The U.S. stock market has surged in the past 18 months, fueled in part by FOMO (a fear of missing out) among investors. While investors can be impulsive when buying stocks, it’s their selling decisions that really trip them up.
Professional investors demonstrate skill when buying stocks, but their selling decisions cause them to underperform benchmarks. That’s the conclusion of a recent working paper, “Selling Fast and Buying Slow,” by four researchers who examined the trading activity of more than 700 professionally managed portfolios. Because of bad selling decisions, portfolio managers forgo 80 basis points in returns each year, on average, when compared with a random-selling strategy — or the equivalent of $80 on a $10,000 investment.
The market’s pros are people, too, prone to some of the same flawed investment decisions as all investors, who tend to give “short shrift” to selling, notes Adam Grossman, the founder of Mayport Wealth Management, who wrote about the study in a post for the web site Humble Dollar. This study should serve as a cautionary tale of how challenging it is to trade individual stocks, he tells Money. “Stick with an index fund if you can because it insulates you from your own maddening decisions.”
How to Avoid Common Investing Mistakes
A lesson from the study is that investors are actually pretty good at buying stocks that will outperform their benchmarks, but they just don’t devote the same energy to selling. The study finds that rather than focusing on a stock’s future returns prospects, portfolio managers are prone to behavioral biases like how current the information prompting the decision is, the stock’s weight in the portfolio, past returns or when they’re stressed.
“They appear to focus primarily on finding the next great idea to add to their portfolio and view selling largely as a way to raise cash for purchases,” the study’s authors wrote.
To make better selling decisions, Grossman advises a four-step plan: Treat selling with as much deliberation as buying, have a plan with decision rules for selling stocks, consider how each stock fits into your overall portfolio and don’t let the size of the investment cloud your decisions.
A sell strategy is just as important for retail investors as it is for the professionals, adds Liz Young, head of investment strategy at SoFi. And establishing these types of rules to trigger a possible sell decision will also help you to keep your emotions in-check when the time comes, she says.
“My No. 1 tip is to pick a percentage drop and only evaluate the stock when it’s there,” Young says. Here’s how that type of strategy plays out in practice: If you establish a 20% threshold for losses — the amount that puts a stock into a bear market — then you should only re-evaluate your investment thesis at that time to avoid being too active in your portfolio or reacting to short-term factors. “You may decide that it’s not a time to sell, and that it’s actually a buying opportunity.”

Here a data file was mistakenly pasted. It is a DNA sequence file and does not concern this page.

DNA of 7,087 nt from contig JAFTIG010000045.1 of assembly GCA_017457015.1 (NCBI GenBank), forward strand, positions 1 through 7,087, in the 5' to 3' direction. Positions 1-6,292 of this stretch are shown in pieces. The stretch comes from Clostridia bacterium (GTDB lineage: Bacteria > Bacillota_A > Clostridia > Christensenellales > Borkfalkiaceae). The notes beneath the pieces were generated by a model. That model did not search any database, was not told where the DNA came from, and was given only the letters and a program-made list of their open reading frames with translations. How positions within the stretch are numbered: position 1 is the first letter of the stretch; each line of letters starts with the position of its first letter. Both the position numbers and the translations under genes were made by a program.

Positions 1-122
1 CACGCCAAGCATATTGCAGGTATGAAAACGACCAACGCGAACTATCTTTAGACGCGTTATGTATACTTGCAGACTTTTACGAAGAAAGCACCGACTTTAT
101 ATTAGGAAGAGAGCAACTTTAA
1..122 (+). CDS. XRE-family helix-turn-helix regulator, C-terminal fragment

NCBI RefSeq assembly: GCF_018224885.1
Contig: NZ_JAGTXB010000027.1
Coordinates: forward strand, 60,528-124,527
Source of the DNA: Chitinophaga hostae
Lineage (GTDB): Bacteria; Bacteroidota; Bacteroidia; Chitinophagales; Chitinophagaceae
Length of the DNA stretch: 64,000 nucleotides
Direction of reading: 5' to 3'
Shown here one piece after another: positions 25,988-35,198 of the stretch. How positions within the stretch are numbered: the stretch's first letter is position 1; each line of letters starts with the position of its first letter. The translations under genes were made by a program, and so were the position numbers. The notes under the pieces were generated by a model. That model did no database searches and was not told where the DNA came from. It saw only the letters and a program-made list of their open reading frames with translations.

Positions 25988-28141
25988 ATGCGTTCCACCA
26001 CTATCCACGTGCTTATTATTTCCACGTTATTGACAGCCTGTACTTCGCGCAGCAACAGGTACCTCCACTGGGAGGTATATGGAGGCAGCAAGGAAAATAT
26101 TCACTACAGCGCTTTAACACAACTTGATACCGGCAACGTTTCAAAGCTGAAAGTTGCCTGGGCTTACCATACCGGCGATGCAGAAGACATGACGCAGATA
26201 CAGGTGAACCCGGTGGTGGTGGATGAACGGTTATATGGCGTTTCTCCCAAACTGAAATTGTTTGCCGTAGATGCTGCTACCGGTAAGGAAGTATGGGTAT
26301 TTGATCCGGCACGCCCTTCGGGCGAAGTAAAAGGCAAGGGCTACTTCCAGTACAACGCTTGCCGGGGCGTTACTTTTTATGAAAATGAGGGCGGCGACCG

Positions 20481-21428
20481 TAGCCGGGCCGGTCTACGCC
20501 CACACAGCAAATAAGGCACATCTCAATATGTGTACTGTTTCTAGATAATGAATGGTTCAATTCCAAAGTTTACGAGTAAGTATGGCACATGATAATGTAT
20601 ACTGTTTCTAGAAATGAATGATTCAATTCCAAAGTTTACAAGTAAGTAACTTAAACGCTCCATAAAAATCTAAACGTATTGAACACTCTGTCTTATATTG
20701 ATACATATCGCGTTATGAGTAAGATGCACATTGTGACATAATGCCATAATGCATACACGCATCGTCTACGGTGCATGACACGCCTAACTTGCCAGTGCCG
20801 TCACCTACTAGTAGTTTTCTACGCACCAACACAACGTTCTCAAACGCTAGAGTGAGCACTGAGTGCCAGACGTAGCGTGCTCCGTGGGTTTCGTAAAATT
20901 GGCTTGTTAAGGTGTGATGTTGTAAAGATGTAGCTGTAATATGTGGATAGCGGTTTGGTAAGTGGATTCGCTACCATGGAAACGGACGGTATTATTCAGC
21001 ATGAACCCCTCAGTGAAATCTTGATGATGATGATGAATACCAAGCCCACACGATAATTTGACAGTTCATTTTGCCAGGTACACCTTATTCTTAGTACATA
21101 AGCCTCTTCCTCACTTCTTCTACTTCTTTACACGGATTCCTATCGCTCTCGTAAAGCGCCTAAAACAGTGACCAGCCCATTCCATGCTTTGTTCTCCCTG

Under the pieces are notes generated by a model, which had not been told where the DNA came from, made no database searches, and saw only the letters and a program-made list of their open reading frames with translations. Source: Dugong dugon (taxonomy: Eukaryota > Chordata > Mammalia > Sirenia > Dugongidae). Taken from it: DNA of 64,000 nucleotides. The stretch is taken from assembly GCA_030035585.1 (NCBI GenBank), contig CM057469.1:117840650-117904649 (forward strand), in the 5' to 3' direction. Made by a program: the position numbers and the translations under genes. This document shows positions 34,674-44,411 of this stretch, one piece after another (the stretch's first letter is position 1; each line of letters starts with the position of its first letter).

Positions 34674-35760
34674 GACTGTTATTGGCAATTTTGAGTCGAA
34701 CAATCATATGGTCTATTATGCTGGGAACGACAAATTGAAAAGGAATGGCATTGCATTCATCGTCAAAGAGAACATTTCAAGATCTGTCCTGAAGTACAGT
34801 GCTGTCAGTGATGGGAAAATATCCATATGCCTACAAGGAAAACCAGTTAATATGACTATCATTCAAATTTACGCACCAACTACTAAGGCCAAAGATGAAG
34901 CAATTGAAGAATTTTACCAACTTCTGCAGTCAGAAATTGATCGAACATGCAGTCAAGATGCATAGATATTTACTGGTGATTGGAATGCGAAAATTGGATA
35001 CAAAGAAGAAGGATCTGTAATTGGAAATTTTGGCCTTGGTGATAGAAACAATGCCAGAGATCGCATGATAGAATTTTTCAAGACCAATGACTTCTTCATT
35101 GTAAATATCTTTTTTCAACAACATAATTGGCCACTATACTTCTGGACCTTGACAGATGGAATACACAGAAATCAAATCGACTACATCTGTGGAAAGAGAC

What’s more, you don’t need to sell all of the shares in your holding — or sell at once. Both Young and Grossman recommend a reverse dollar-cost averaging strategy for selling in which you regularly sell shares, just as you may do when buying. This type of strategy can be helpful if a stock has ballooned to become a big weighting in your portfolio because selling all at once might be “extreme,” Grossman says. And in the event that the stock price fluctuates after your sell strategy has been triggered, “dollar-cost averaging is a decent way to protect yourself,” Young adds.
Don't forget about taxes
The impact of capital gains taxes on investment profits is another important factor to consider in your selling strategy because an enormous gain for one stock in your portfolio may not be the best reason to sell, Grossman says. Rather, you should wait for other triggers in your sell strategy to prompt that decision, he advises.
While the most obvious reason to sell a stock is because you need the money, outlining a selling strategy in advance can help ensure those decisions don’t cut into your performance — or cause you to second-guess selling once new information comes out that causes a stock’s price to jump higher again, Grossman says. “Try to look at your portfolio through a lens that brings some order to it, and that can tell you when it makes sense to sell.”